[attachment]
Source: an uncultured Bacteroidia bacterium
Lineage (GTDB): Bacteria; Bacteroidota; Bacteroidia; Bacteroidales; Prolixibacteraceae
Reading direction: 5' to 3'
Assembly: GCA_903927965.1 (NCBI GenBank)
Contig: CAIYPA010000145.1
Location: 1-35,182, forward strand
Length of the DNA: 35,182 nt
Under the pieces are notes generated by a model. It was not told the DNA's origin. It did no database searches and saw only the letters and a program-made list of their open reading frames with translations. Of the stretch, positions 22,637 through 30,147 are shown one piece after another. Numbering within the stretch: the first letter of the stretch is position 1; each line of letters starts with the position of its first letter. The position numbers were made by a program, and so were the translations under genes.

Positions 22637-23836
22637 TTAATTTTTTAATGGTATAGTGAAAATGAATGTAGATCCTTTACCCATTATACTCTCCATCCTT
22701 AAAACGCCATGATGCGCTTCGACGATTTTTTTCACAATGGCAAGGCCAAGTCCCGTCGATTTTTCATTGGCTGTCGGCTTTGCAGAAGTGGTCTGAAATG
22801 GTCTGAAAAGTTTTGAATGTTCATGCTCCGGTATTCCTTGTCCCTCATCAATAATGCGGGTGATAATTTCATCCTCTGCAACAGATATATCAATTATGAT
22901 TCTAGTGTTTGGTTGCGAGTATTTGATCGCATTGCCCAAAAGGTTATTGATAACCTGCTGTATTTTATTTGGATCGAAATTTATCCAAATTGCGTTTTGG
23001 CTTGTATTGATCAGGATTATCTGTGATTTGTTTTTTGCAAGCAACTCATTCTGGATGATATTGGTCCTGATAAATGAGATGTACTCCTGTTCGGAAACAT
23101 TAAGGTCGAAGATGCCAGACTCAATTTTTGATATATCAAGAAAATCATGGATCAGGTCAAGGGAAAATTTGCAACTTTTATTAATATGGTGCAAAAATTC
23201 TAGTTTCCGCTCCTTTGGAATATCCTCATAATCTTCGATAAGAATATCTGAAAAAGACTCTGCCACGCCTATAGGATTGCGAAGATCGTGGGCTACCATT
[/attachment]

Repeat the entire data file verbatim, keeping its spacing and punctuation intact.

Source: an uncultured Bacteroidia bacterium
Lineage (GTDB): Bacteria; Bacteroidota; Bacteroidia; Bacteroidales; Prolixibacteraceae
Reading direction: 5' to 3'
Assembly: GCA_903927965.1 (NCBI GenBank)
Contig: CAIYPA010000145.1
Location: 1-35,182, forward strand
Length of the DNA: 35,182 nt
Under the pieces are notes generated by a model. It was not told the DNA's origin. It did no database searches and saw only the letters and a program-made list of their open reading frames with translations. Of the stretch, positions 22,637 through 30,147 are shown one piece after another. Numbering within the stretch: the first letter of the stretch is position 1; each line of letters starts with the position of its first letter. The position numbers were made by a program, and so were the translations under genes.

Positions 22637-23836
22637 TTAATTTTTTAATGGTATAGTGAAAATGAATGTAGATCCTTTACCCATTATACTCTCCATCCTT
22701 AAAACGCCATGATGCGCTTCGACGATTTTTTTCACAATGGCAAGGCCAAGTCCCGTCGATTTTTCATTGGCTGTCGGCTTTGCAGAAGTGGTCTGAAATG
22801 GTCTGAAAAGTTTTGAATGTTCATGCTCCGGTATTCCTTGTCCCTCATCAATAATGCGGGTGATAATTTCATCCTCTGCAACAGATATATCAATTATGAT
22901 TCTAGTGTTTGGTTGCGAGTATTTGATCGCATTGCCCAAAAGGTTATTGATAACCTGCTGTATTTTATTTGGATCGAAATTTATCCAAATTGCGTTTTGG
23001 CTTGTATTGATCAGGATTATCTGTGATTTGTTTTTTGCAAGCAACTCATTCTGGATGATATTGGTCCTGATAAATGAGATGTACTCCTGTTCGGAAACAT
23101 TAAGGTCGAAGATGCCAGACTCAATTTTTGATATATCAAGAAAATCATGGATCAGGTCAAGGGAAAATTTGCAACTTTTATTAATATGGTGCAAAAATTC
23201 TAGTTTCCGCTCCTTTGGAATATCCTCATAATCTTCGATAAGAATATCTGAAAAAGACTCTGCCACGCCTATAGGATTGCGAAGATCGTGGGCTACCATT